One of the possible underlying mechanisms is intracellular interaction of the dopamine inputs to a single Kenyon cell. In the sensory neurons of Aplysia, simultaneous application of serotonin to different parts of a neuron - the cell body and presynaptic terminals of a sensory neuron - synergistically induces intermediate and long-term facilitation of the sensorimotor synapses [48]. Alternatively, subcellular memory traces may interact at the circuit level via interneurons, such as the DPM and APL neurons, for which previous studies showed their essential role in memory consolidation [6], [38], [49], [50]. A recent behavioral and imaging study revealed that the spontaneous activity of MB-MV1 and MB-MP1 after olfactory conditioning is coordinated to control the stability of memory [51]. Such network level interaction can also be implemented as a neuronal integration of outputs from the multiple memories. Considering parallel formation and the interaction of distinct memory components by different Kenyon cell populations [7], [30], [31], [32], [33], [52], the latter scenario might be more likely.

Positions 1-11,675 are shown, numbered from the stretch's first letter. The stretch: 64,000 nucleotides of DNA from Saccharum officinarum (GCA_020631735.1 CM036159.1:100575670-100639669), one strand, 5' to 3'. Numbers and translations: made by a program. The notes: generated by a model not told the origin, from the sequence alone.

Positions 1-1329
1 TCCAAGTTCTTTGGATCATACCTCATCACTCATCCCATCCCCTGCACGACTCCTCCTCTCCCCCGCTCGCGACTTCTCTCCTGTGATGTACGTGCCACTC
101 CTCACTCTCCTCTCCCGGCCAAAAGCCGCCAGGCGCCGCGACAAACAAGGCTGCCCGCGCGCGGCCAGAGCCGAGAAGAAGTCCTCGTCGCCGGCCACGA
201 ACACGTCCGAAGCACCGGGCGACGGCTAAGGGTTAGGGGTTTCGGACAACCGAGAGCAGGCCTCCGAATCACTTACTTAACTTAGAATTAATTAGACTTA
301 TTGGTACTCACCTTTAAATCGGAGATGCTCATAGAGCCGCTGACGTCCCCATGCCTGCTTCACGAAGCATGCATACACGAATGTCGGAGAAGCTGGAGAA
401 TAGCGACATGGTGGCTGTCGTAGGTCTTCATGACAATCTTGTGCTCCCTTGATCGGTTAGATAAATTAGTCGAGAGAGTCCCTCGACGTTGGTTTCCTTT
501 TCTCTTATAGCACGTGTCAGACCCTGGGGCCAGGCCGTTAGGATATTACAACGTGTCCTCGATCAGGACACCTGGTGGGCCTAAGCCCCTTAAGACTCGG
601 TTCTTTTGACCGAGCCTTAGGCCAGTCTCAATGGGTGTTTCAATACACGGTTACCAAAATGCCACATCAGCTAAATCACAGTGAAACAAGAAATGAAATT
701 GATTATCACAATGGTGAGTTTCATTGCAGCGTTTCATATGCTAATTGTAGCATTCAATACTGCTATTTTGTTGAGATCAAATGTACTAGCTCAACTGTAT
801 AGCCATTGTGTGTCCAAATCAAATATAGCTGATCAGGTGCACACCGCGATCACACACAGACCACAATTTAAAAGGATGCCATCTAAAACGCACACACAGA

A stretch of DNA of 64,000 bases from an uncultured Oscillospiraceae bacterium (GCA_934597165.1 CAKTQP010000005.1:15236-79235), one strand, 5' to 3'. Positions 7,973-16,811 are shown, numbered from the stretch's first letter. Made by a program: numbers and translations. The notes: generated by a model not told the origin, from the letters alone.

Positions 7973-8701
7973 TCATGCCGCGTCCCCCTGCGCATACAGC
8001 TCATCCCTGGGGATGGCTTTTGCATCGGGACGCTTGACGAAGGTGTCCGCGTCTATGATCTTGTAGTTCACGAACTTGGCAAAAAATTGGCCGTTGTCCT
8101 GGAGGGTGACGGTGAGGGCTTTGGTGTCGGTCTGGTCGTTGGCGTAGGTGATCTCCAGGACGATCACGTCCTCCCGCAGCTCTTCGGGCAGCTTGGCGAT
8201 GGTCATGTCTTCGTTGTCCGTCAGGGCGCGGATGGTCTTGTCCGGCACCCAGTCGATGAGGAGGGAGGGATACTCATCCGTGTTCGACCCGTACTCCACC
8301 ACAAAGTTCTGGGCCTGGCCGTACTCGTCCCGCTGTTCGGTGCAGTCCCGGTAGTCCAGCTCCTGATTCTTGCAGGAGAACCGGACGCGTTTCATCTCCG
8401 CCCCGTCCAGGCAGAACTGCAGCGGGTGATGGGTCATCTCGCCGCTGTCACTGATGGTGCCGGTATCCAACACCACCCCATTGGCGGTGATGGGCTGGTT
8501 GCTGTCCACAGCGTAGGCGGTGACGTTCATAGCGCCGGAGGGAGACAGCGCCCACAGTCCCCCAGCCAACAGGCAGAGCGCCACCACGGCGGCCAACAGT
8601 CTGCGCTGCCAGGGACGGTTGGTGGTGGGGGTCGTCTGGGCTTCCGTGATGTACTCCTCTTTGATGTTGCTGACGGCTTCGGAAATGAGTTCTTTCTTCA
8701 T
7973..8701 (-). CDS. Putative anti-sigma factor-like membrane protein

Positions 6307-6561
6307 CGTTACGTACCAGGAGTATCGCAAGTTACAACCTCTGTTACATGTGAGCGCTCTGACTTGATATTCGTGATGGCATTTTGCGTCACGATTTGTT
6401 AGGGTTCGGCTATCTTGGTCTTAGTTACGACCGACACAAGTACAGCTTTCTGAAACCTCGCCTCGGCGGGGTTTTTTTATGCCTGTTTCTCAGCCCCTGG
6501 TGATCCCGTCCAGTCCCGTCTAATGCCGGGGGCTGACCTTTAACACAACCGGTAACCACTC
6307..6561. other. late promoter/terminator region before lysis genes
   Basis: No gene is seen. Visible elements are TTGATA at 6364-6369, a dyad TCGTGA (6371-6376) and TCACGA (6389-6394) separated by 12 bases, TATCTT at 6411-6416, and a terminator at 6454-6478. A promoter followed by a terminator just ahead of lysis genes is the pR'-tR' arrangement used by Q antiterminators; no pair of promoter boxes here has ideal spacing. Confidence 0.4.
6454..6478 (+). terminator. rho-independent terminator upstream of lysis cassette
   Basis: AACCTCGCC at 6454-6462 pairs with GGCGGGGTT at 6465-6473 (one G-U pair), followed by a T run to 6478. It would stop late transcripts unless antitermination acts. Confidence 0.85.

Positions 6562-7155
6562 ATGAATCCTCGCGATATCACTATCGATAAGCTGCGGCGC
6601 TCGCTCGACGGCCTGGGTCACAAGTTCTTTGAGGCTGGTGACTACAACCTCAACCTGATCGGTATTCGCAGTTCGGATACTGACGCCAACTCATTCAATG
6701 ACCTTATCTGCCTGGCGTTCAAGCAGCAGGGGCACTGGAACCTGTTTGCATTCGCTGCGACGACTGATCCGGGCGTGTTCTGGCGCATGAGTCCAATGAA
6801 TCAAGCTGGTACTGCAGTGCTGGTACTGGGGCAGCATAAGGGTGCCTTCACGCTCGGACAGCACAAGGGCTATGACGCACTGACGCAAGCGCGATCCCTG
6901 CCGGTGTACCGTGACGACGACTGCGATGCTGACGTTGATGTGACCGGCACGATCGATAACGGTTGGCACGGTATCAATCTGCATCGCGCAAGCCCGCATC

Recruitment of dopamine neurons by noxious stimuli

A combined neuroanatomical and computational analysis identified that the dendrites of MB-M3, MB-MV1 and MB-MP1 neurons form a cloud cluster in the protocerebrum, and they project into the segregated domains of the MB (Figure 7). This neuronal configuration implies that a punishment signal undergoes parallel processing in the MB via distinct dopamine pathways to induce different memory traces. The response profile of MB-projecting dopamine neurons is indeed distinct, suggesting that they receive input from different neurons [21]. Characterization of presynaptic neurons innervating the dendritic regions of the dopamine neurons will help identifying a cellular mechanism of parallel processing of reinforcement.

Multiple roles of dopamine neurons